SEO - Differences between commercial and non-commercial websites

Published: 14th February 2006
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Many of the articles you read on the Internet regarding search engine optimisation (SEO) fail to make any distinguishing difference between commercial and non-commercial website listings.

What we have found through our own experience:
1. Content - it has been said many times but well written content and plenty of it is very important.
(a) Commercial websites: with good content often have to take a more active approach in submitting their website to directories and search engines to obtain inbound links.
(b) Non-commercial websites: with good content may attract many "natural links" (websites that link to yours without a request)
2. Age - we believe that the age of a website is important.
(a) Commercial websites: with good content and age will have only succeeded if they have been actively marketed over the years e.g. submissions to directories and other search engines. So having a commercial website that has been around for years is no guarantee that it will come up highly in results.
(b) Non-commercial websites: that have good content will have probably picked up many "natural" links over the years.
3. DMOZ Commercial and Non-commercial websites that have been in this directory for sometime perform better in search engine results. Why, because the DMOZ directory data is freely distributable and many sites have sprung up over the years cloning part or all of DMOZ. The number of sites using DMOZ data seems to be reducing, therefore if you were in DMOZ at the early stages you are more likely to have many links to your website from many different domain names (with no reciprocal links back). A DMOZ listing is still important, but probably not as important as it was years ago when there were fewer directories. Google is still updating its directory with DMOZ data though probably not as frequently as it used to do.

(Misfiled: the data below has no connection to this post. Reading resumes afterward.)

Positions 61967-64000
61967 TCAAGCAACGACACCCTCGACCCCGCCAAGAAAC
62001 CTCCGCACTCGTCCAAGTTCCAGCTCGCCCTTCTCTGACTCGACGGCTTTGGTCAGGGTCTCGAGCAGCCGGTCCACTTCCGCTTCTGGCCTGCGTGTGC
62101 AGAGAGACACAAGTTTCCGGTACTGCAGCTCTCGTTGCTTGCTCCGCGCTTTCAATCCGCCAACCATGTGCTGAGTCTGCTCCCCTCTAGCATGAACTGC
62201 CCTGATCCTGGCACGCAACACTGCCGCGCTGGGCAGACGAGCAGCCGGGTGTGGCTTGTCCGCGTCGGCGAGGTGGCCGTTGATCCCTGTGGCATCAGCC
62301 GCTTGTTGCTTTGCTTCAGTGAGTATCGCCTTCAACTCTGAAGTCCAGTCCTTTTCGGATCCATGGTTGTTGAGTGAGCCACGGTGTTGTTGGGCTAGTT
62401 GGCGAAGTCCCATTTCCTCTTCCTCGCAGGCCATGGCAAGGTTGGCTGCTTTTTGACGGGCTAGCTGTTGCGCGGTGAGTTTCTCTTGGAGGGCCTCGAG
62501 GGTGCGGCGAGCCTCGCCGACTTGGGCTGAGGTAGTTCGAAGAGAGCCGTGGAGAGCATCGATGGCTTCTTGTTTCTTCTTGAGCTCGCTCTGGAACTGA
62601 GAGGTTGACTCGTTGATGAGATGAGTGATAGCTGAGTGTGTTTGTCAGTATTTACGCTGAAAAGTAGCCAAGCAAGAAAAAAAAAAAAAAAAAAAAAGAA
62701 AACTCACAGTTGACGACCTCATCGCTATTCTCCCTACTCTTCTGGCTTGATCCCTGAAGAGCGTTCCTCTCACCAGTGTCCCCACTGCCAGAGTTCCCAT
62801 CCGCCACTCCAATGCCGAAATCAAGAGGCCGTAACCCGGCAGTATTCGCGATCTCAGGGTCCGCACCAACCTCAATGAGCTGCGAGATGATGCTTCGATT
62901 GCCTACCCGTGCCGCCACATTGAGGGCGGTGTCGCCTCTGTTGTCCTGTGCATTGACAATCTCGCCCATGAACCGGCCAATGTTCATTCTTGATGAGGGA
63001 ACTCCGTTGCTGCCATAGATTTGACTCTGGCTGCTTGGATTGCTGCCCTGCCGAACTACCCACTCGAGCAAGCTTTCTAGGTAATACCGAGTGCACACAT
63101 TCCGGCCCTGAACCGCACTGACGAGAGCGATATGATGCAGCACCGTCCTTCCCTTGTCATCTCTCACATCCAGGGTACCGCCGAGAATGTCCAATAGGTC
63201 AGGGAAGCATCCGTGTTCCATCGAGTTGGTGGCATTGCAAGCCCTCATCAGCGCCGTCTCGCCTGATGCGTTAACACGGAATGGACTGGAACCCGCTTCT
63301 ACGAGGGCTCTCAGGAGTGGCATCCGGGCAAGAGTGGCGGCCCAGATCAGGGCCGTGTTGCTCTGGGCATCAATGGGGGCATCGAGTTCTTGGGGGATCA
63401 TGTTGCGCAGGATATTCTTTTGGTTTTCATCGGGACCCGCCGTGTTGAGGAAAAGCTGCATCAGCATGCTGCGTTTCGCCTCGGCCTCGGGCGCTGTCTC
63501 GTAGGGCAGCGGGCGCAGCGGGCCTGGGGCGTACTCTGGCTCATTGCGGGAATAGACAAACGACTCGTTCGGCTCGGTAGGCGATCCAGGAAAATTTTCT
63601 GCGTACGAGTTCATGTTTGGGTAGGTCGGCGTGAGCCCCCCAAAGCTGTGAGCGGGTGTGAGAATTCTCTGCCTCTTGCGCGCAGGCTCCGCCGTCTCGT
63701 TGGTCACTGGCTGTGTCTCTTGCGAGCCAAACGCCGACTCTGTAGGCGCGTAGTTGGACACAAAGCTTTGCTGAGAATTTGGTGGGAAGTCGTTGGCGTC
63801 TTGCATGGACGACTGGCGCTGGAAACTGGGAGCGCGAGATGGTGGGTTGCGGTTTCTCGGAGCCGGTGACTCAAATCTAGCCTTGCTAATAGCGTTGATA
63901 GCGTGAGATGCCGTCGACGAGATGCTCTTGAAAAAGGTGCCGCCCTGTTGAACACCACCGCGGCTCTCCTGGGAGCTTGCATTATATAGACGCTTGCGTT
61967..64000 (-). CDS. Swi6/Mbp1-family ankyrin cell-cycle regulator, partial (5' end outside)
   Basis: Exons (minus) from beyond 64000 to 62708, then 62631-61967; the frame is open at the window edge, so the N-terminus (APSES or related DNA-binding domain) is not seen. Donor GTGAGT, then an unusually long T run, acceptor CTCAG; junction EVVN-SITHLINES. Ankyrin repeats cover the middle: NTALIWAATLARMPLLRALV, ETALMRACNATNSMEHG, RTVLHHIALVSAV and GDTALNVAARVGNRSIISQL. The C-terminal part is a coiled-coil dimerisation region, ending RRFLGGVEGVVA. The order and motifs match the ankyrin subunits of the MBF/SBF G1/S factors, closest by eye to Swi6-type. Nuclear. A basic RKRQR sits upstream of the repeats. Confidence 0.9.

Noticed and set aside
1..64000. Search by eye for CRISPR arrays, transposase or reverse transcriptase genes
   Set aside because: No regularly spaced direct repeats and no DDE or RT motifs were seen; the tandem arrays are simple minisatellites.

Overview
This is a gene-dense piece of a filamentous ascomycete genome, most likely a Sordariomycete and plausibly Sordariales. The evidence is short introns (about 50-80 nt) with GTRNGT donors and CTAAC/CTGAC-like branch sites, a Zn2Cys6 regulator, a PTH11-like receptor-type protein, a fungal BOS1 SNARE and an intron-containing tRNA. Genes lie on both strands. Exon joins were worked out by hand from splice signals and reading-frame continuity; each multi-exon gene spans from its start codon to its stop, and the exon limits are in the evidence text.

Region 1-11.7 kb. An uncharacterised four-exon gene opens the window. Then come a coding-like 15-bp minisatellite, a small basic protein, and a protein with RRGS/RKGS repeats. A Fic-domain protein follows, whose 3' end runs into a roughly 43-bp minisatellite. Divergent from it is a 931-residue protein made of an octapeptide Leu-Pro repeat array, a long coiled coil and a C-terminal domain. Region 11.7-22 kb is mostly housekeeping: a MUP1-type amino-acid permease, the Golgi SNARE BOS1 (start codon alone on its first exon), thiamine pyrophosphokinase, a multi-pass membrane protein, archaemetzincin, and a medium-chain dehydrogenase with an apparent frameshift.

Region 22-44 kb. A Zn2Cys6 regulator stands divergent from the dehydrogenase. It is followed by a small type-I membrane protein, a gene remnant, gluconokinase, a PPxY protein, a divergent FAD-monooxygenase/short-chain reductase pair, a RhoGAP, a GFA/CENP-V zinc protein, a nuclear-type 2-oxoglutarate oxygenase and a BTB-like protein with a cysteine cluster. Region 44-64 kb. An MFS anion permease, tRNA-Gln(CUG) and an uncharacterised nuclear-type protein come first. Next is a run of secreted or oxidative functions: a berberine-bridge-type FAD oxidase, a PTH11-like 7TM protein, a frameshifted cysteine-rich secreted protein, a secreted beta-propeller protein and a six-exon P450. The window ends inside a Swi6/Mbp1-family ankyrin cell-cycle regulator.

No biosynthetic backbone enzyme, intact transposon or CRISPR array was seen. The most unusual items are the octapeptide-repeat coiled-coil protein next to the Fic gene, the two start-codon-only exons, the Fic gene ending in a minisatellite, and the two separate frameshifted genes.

4. Reciprocal links are becoming less and less important. One-way links have always been important. Google appears to be putting paid to all those sites that have tried to abuse the system of link swapping. Going back to point 3 and the DMOZ one-way links seems to prove this point.
5. Forget optimisation trends the main things to concentrate on are: good content, page titles, h1 and h2 tags, hyperlinks that search engines can follow (no Flash or JavaScript menu systems) and quick loading pages.
6. Aim to get listed - in well-rated directories and under the right category that require no reciprocal link. Free commercial directories (that are themselves well rated) and require no reciprocal links seem to be diminishing daily with many only accepting paid entry for commercial sites.
7. Instant results if you have a new commercial website and you want rapid results, you will have to pay for search engine sponsored links e.g. Google adwords, Overture (Yahoo) listings.
8. Paying but nothing else if you have a commercial website and pay for results there must also be a long-term marketing strategy (getting listed elsewhere). If you do not take a two-pronged approach then you are likely to be paying for results forever.

No one knows exactly how the technology works so do not believe everything you read.
Articles that others have written should only be used as a basis for your own theories. Read other search engine optimisation (SEO) articles and distinguish whether they are based on commercial or non-commercial websites.
Formulate your own theories, stay on top of the technology, and avoid those tricks and fads.

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